Teleperformance has long valued gender equity. And at Teleperformance in Brazil, we find an outstanding example of the importance of creating a culture of gender inclusion. More than sixty percent of the entire workforce at TP in Brazil are women, while women hold 53 percent of leadership positions. According to the Director of HR at Teleperformance in Brazil, Simone Nunes, this has been a natural process, made possible because the company values competence. Rather than resulting from stringent policies that facilitated this high percentage of women in the workplace and leadership roles, this status came from a forward-looking mentality that puts professional competence first.
According to Simone Nunes, the key to having an inclusive environment is to
have balance. “When we have a balanced management with men and women, we have a
better chance of success.”
Being a great place for women to work means understanding and respecting each
professional and each individual. For example, understanding that parents have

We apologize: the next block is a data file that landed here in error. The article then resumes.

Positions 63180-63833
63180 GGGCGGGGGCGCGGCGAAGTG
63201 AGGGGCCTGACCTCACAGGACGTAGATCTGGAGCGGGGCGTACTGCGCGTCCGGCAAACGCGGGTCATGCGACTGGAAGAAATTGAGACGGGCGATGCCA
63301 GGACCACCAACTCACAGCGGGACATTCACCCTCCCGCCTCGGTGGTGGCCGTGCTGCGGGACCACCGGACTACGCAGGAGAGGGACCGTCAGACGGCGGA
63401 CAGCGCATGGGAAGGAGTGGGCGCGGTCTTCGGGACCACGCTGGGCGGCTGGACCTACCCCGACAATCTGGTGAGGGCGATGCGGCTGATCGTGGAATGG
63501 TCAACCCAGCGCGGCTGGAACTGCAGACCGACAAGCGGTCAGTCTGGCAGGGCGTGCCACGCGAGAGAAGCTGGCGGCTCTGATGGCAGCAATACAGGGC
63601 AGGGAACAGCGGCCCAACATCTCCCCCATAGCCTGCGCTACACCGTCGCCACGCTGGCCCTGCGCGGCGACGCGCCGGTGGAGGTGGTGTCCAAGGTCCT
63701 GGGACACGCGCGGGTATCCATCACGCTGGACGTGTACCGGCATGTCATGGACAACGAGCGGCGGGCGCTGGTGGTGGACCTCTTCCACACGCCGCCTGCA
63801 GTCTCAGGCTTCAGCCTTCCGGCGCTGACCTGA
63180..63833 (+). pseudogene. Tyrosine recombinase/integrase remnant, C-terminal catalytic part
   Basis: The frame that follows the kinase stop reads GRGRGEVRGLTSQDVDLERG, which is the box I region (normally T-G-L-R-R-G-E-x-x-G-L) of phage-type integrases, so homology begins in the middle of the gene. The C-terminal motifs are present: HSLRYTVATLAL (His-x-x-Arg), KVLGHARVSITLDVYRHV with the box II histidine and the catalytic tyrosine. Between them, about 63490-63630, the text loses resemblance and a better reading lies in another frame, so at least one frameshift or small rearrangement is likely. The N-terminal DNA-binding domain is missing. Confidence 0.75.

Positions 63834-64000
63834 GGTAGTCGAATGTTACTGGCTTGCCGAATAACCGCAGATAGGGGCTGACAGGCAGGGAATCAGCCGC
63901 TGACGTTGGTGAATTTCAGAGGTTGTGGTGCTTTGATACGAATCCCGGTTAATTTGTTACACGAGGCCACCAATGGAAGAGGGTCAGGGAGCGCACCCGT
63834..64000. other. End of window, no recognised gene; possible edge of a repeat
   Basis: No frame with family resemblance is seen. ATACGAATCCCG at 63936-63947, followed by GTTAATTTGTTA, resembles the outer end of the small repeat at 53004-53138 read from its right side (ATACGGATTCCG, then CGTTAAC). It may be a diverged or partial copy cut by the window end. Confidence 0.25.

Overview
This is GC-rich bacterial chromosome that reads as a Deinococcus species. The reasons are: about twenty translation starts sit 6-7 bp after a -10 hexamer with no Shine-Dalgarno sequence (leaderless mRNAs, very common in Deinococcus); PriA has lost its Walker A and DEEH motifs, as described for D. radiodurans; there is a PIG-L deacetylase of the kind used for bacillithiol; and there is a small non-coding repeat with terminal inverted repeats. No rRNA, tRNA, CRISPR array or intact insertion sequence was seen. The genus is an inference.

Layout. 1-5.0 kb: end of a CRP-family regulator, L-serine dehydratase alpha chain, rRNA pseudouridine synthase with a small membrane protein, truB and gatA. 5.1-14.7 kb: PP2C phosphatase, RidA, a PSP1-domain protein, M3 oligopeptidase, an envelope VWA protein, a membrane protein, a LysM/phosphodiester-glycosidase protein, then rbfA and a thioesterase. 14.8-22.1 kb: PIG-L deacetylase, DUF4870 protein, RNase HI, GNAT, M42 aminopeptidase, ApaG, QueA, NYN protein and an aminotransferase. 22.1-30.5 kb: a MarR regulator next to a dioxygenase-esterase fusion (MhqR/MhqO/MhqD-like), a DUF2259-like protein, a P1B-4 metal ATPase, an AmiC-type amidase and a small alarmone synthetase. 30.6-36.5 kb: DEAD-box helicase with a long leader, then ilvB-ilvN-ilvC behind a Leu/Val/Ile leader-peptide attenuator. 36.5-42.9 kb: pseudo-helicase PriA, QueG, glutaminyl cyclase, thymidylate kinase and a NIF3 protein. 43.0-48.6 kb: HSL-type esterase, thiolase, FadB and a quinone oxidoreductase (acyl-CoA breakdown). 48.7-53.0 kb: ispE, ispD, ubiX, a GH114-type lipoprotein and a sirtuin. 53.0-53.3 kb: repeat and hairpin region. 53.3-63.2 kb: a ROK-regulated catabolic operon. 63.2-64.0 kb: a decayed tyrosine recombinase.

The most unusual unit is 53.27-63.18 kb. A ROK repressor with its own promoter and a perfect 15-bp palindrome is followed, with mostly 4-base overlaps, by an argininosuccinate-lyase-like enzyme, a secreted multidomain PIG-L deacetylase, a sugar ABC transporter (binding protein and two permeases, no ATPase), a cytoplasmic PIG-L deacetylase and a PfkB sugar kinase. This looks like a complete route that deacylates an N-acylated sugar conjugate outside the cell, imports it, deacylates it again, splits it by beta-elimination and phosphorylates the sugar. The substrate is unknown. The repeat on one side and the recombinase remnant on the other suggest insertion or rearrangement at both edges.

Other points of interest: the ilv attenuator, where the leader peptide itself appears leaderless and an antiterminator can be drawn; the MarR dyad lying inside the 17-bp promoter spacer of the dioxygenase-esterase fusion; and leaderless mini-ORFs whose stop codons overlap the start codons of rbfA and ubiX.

to be present in the lives of their children, especially when they are sick,
can be a problem at other companies. However, not at Teleperformance in Brazil—where
women are supported and respected for who they are and what they do.
has seen companies with “old-fashioned” thoughts where preconceptions
and gender stereotypes were rampant. Her advice to other companies is:
“Open your mind. It is absurd to evaluate someone by their gender, or by
their sexual orientation, or their religion. This is something so outdated.
Companies need to realize that they need the best professionals for the job.”
Her advice is that diversity should be viewed as an asset, not a burden. Where there is diversity, there are more ideas, more debate, and greater information exchange to help the company grow.
do not have to change people; we have to change people’s minds,” Simone says.
And while the market has evolved a lot in this matter of diversity, for many
companies, there is still a long way to go.
However, she believes that if companies embrace this “mental model”
of change which puts professional competence at the forefront and eliminates
gender stereotypes, they too can succeed like Teleperformance in Brazil has: in
creating a gender-inclusive workplace.